12 ways to manage diabetes during pregnancy


A healthy pregnancy is a priority for every mother-to-be, but also for women who have diabetes, including those who are diagnosed with gestational diabetes, their health care has become more complex.

Women with diabetes diagnosed before pregnancy have a higher risk of complications, including miscarriage and birth defects. As the pregnancy progresses, women with diabetes are at increased risk for high blood pressure, pre-eclampsia, eclampsia, preterm and prolonged labor, caesarean sections and associated complications.

Up to 9.2 percent of women have gestational diabetes, according to the Centers for Disease Control and Prevention (CDC), and for these women in particular, their babies have a higher risk of high birth weight and shoulder dystocia, a complication during childbirth. Babies born with low blood sugar (hypoglycemia) will probably have to be in the NICU for a few days after the birth.

The good news is that with a plan, healthy strategies and support, you can control you diabetes, a healthy pregnancy and a healthy baby.

Follow these expert tips:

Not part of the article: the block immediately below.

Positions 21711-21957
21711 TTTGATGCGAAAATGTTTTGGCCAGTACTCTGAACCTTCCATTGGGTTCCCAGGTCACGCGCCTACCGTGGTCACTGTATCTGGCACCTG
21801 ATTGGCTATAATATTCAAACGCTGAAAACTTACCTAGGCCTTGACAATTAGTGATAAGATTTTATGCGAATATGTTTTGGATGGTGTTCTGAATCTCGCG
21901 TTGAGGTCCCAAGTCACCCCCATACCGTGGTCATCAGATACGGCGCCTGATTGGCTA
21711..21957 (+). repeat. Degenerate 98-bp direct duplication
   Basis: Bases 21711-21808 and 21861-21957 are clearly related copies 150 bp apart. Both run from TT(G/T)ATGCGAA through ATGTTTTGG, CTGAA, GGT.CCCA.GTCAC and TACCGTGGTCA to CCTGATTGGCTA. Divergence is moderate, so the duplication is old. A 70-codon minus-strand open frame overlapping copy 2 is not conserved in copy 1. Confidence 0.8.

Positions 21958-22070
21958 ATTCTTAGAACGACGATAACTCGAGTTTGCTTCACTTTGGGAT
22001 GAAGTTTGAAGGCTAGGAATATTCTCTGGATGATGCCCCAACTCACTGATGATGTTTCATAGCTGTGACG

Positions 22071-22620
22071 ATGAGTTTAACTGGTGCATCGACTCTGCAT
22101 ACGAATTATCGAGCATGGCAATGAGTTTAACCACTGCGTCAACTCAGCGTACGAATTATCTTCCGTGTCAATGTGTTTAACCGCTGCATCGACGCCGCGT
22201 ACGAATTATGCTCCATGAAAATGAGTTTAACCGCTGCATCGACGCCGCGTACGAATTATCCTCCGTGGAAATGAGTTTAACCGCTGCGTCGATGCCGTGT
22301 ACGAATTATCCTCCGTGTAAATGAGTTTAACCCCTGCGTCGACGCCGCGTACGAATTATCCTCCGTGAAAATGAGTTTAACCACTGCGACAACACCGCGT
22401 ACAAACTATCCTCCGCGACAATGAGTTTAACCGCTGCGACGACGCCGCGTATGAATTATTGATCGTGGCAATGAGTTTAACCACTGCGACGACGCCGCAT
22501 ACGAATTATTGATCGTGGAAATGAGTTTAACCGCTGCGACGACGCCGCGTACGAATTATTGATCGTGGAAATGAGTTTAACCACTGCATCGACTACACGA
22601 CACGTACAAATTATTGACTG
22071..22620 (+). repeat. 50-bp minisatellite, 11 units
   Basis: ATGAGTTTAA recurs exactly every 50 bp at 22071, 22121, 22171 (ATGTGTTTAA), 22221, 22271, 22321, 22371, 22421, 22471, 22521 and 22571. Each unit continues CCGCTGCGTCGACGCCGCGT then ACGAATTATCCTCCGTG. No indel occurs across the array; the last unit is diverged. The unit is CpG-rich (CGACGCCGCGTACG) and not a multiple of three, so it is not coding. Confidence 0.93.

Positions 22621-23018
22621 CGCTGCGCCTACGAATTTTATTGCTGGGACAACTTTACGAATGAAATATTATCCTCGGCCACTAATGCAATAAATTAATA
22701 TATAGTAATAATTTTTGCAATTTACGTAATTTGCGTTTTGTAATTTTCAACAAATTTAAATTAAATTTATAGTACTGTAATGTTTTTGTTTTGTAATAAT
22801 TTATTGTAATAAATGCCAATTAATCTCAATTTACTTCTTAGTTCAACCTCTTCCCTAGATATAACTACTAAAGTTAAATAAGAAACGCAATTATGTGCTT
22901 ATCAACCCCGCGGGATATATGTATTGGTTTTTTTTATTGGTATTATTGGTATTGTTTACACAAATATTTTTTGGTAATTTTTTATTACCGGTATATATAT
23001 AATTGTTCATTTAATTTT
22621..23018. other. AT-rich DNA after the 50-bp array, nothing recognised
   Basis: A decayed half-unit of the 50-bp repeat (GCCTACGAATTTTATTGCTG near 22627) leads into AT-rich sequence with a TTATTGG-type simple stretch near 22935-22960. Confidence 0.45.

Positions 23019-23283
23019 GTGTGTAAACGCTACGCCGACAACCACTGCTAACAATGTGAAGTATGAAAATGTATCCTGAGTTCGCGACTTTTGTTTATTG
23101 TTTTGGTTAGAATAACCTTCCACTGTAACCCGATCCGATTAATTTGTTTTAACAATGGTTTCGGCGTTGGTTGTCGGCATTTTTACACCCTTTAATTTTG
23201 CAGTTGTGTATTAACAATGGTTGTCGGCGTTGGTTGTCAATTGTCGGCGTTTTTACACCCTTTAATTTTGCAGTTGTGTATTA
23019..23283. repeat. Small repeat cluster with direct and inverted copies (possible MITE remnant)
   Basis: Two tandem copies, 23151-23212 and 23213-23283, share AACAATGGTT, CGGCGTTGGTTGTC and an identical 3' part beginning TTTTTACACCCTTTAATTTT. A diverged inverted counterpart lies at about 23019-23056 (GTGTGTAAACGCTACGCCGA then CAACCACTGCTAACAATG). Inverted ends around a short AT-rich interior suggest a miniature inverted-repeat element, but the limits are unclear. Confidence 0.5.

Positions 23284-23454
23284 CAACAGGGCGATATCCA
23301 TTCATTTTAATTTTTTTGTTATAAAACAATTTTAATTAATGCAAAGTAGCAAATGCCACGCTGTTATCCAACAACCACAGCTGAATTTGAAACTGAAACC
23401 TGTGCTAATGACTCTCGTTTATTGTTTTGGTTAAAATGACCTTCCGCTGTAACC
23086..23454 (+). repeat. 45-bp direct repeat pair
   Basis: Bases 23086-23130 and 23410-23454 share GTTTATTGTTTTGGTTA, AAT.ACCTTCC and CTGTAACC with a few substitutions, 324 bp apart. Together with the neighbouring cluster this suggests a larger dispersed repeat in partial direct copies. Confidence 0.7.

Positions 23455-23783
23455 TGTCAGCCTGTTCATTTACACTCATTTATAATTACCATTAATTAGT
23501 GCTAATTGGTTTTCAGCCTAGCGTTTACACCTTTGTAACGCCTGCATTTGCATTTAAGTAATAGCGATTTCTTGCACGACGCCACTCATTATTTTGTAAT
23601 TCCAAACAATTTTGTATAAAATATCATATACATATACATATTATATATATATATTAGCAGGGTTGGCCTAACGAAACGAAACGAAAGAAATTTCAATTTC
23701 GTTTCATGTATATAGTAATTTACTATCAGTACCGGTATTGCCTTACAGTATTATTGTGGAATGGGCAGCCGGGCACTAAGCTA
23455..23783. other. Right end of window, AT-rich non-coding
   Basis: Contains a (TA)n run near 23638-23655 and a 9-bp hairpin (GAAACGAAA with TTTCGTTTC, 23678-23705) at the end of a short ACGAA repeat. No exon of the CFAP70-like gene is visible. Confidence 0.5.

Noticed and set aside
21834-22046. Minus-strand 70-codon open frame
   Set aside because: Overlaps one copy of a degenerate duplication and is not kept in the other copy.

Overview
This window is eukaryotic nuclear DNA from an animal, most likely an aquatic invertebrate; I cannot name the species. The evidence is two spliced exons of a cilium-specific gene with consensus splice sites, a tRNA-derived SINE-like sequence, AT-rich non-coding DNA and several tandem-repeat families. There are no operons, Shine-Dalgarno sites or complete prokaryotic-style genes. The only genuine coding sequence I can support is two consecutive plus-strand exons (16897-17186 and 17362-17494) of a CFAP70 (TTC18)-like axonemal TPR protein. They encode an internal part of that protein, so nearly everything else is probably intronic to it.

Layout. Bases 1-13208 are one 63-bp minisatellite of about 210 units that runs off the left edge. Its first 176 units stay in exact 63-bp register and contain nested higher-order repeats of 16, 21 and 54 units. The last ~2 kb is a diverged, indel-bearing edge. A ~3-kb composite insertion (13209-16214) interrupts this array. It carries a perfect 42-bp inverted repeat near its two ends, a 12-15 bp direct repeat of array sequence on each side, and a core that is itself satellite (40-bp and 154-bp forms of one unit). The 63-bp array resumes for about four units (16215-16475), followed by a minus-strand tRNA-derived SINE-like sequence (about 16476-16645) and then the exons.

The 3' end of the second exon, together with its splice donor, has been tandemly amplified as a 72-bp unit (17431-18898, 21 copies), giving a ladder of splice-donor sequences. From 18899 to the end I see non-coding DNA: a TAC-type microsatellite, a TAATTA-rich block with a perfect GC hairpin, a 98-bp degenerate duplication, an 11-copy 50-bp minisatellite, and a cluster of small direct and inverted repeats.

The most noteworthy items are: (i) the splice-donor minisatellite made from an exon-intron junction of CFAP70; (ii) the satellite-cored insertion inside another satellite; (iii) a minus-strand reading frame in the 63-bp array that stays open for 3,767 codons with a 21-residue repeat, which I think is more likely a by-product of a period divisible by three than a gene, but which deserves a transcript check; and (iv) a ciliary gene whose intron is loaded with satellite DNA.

1. Consult your doctor before you become pregnant.

If you have diabetes and plan to become pregnant, you should talk with your doctor to ensure that your A1C levels are normal, talk about medication if it is needed or ask for a referral to a nutritionist. Women with Type 1 diabetes should ask their doctors about a kidney function test, thyroid test and a eye test because other disorders can worsen, said Dr. Lois Jovanovic, an endocrinologist and clinical professor of medicine at the Keck School of Medicine of the University of Southern California in Los Angeles.

2. Lose weight.

One of the best ways to ensure you have a healthy pregnancy is to make sure that you are at a normal weight. If your pregnancy was not planned— 50 percent— don’t despair.

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“[Weight loss] can start from the day that they discover that they are pregnant,” said Dr. Jennifer Long, a board-certified OB-GYN in Los Angeles and author of “The Whole 9 Months: A Week-By-Week Pregnancy Nutrition Guide with Recipes for a Healthy Start.”

Eat mostly plant-based diet, avoid excessive added sugars, preservatives, processed foods, and those high in saturated fats.

3. Move more.

Exercise will help you to digest food better, control of blood glucose, and helps you control your weight during and after pregnancy, said Marina Chaparro, a spokesperson for the Academy of Nutrition and Dietetics (AND) and a certified diabetes educator in Miami who has Type 1 diabetes and recently gave birth to her first child. The CDC recommends pregnant women get the 150 minutes of moderate-intensity aerobic activity every week.

4. Carbohydrates counting.

When planning your meals, know how many carbs are in the food and limit the amount that you eat, because it will increase your blood sugar levels. This is especially important if you have Type 1 diabetes because you have to dose insulin based on carbs, Chaparro said.

5. The load on the vegetables.